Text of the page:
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On May 12, more than 16 well-known organizations and companies in the plumbing industry gathered at the Westin O’Hare, in Rosemont, Illinois, for the 5th annual Plumbing Industry Leadership Coalition (PILC) meeting. This year’s attendees included the Copper Development Association (CDA), Plumbing Heating Cooling Contractors Association (PHCC), International Association of Plumbing and Mechanical Officials (IAPMO), Plumbing Manufacturers International (PMI), American Society of Plumbing Engineers (ASPE), Alliance for Water Efficiency (AWE), Water Quality Association (WQA), International Codes Council (ICC), and more. The Canadian Institute of Plumbing & Heating (CIPH), NSF International and CSA Group were also in attendance as guests of the coalition.
PILC is designed to bring leaders together to discuss high-level strategic issues impacting the plumbing community. This year’s meeting began with individual introductions from each attendee, followed by approval of the 2015 meeting minutes. Following the approval, representatives from the tri-chair organizations, PMI, IAPMO and ASPE, welcomed attendees. After her comments about the joint PMI and United Association humanitarian outreach in Flint, Michigan, Barbara C. Higgens, CEO and executive director of PMI, opened the floor for a special announcement from CIPH. Ralph Suppa, president and general manager of CIPH, shared news of the Fort McMurray Fire in Alberta, Canada. He noted that CIPH had partnered with the Canadian Red Cross for their relief efforts campaign and encouraged attendees to donate as well.
Next on the agenda was a government relations update from PMI advocate, Stephanie Salmon, IAPMO advocate, Dain Hansen, and AWE advocate, Mary Ann Dickinson. A special call-out was made for the celebration of the Environmental Protection Agency (EPA) WaterSense program’s 10th anniversary. The program has yet to be authorized, and in June PMI, IAPMO and other organizations made a formal call to legislators to make this happen in commemoration of the milestone anniversary. Salmon and Hansen also addressed how the EPA Reduction of Lead in Drinking Water Act has not been codified since going into effect in 2014. To close, Salmon and Hansen brought attention to the 2016 Water Resources Development Act introduced by the U.S. Senate, which has tie-ins to the Flint, Michigan Water Crisis. Both said that investment in infrastructure and wastewater are top industry-related issues being presented to legislators this year.
Pete DeMarco, executive vice president of Advocacy and Research at IAPMO, took the floor next. DeMarco gave a high-level recap of the 2016 International Emerging Technology Symposium (IETS) that was held just before the PILC meeting. A major takeaway from this year’s IETS was that the plumbing industry is becoming increasingly integrated with other water-related organizations and academia. The collaboration supports water efficiency approaches in a more holistic way that avoids unintended consequences such as compromises to water quality. As a result, there is a growing focus on systems approaches to products and design, as well as a team approach to projects that incorporate engineers, contractors and building owners.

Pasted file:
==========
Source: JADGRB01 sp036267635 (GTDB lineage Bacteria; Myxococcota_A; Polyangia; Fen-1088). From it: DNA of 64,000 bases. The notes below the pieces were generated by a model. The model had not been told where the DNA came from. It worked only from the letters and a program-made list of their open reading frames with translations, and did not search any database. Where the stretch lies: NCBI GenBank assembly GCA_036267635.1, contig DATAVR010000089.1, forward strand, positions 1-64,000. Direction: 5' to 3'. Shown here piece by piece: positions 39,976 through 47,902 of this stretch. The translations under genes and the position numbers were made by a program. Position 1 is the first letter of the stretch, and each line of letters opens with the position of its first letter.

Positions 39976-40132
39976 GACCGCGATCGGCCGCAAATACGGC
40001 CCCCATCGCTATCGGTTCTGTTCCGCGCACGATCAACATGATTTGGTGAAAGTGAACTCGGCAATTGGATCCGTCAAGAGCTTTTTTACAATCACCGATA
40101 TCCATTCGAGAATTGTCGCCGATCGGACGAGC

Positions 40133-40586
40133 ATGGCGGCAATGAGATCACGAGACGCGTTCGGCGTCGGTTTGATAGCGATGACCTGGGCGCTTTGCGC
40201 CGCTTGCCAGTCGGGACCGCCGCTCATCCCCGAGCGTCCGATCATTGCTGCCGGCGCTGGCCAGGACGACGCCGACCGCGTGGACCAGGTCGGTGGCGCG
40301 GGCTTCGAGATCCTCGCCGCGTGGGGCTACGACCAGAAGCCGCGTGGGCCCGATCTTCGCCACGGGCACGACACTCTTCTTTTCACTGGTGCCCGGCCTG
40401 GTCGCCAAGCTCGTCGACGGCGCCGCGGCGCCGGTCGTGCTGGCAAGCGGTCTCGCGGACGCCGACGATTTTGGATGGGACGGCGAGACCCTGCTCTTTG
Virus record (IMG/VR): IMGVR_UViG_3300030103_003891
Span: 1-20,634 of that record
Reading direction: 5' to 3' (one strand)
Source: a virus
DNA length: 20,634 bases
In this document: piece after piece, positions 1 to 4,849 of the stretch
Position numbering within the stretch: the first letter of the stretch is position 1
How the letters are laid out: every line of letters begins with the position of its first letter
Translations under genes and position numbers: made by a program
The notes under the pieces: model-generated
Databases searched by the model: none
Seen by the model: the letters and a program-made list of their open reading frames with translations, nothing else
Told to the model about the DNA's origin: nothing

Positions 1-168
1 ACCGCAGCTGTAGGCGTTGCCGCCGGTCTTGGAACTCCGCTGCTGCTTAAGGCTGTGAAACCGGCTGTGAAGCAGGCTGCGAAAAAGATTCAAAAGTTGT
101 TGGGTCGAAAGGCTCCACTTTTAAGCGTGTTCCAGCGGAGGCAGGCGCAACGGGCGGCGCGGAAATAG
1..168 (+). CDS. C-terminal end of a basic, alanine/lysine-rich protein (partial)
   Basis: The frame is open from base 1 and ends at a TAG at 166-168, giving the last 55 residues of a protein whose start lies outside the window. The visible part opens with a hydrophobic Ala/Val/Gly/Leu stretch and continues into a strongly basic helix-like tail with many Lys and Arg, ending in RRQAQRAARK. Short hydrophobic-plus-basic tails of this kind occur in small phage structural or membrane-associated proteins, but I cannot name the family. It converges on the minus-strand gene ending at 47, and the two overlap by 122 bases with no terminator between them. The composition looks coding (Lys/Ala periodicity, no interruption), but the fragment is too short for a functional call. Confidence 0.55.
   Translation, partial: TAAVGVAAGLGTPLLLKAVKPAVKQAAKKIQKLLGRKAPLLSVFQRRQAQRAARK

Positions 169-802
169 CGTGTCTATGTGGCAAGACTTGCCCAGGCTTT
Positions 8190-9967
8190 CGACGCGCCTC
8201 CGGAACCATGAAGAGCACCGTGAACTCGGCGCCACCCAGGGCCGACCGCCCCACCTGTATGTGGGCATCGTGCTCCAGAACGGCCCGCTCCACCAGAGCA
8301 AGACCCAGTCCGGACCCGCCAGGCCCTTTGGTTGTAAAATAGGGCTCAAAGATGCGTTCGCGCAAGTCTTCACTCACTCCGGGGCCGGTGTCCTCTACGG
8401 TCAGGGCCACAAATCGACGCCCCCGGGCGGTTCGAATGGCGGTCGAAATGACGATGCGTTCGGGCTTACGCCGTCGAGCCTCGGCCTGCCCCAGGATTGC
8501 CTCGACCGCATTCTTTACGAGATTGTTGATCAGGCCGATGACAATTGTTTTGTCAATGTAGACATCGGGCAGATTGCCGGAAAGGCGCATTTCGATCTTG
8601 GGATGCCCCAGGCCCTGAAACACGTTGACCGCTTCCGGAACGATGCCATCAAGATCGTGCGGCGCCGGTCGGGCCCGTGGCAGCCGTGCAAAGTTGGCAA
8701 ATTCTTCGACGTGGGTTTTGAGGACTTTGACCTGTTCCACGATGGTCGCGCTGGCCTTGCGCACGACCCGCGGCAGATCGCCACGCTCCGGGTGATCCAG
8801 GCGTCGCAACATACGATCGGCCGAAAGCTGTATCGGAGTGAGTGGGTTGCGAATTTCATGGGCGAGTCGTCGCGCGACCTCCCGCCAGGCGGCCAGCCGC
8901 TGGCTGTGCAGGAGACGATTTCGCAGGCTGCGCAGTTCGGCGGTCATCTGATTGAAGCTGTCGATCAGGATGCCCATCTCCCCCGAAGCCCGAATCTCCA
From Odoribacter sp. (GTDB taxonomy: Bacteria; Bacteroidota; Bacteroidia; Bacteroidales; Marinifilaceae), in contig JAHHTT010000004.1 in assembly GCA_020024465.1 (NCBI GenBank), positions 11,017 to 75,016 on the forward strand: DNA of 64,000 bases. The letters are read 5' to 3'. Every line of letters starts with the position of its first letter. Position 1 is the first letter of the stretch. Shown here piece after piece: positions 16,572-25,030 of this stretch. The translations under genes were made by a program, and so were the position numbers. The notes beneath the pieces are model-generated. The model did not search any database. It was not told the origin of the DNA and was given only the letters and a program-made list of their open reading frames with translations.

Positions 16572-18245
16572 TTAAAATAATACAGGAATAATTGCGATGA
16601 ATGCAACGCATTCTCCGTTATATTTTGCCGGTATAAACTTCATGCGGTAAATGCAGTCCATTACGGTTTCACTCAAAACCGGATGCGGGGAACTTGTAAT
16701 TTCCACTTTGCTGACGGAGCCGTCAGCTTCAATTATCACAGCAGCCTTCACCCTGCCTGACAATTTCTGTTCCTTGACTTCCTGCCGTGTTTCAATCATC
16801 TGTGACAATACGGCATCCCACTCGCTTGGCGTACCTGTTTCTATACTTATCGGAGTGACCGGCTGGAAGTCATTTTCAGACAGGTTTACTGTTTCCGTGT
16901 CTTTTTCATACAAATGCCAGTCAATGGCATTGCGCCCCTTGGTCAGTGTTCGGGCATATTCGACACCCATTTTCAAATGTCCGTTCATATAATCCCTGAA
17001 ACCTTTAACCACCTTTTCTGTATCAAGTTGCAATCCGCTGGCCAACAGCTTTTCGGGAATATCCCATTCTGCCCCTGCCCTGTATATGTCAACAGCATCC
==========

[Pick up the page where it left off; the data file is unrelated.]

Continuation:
DeMarco also presented an update on behalf of the Plumbing Efficiency Research Coalition (PERC). This update centered on the coalition’s recent “Drain Line Transport of Solid Waste in Building Drains” report, which was met with interest from the industry. DeMarco closed by reported on projects IAPMO has taken a lead on, including its partnership with ASPE and the Water Quality Research Foundation (WQRF). The groups are developing a scientifically-based statistical formula for pipe-sizing calculations for domestic buildings.
Next, Dave Purkiss, general manager of NSF International, presented on two new standards, NSF 459 and NSF/ASHRAE 444. The standards deal with the prevention and/or reduction of biofilm growth on water supplies. Research opportunities are ongoing, and Purkiss encouraged attendees to come on board and invite colleagues to do so as well.
The meeting closed with updates on newly formed or forming initiatives related to the plumbing industry. Hansen returned to talk about High Performance Buildings Day and the coalitions and organizations that have partnered on the effort. A full week of events that celebrated high performance building was held, starting on June 13.
Next, Suppa returned to discuss Canada-U.S. joint standards that CIPH and CSA Group have begun looking into. Finally, Mary Eggert, a special guest of PMI at this year’s meeting, made a passionate presentation about the newly formed Global Water Works organization. This organization was founded based on the idea of “networking for water.” The organization is avidly searching for industry experts to contribute to research, studies and general efforts. Those interested can find them at www.globalwaterworks.org.
As always, Plumbing Engineer found the PILC meeting informative of industry issues and full of rich networking opportunities and story ideas. We thank the coalition for the invite, and look forward to serving as a media partner at the 2017 meeting.
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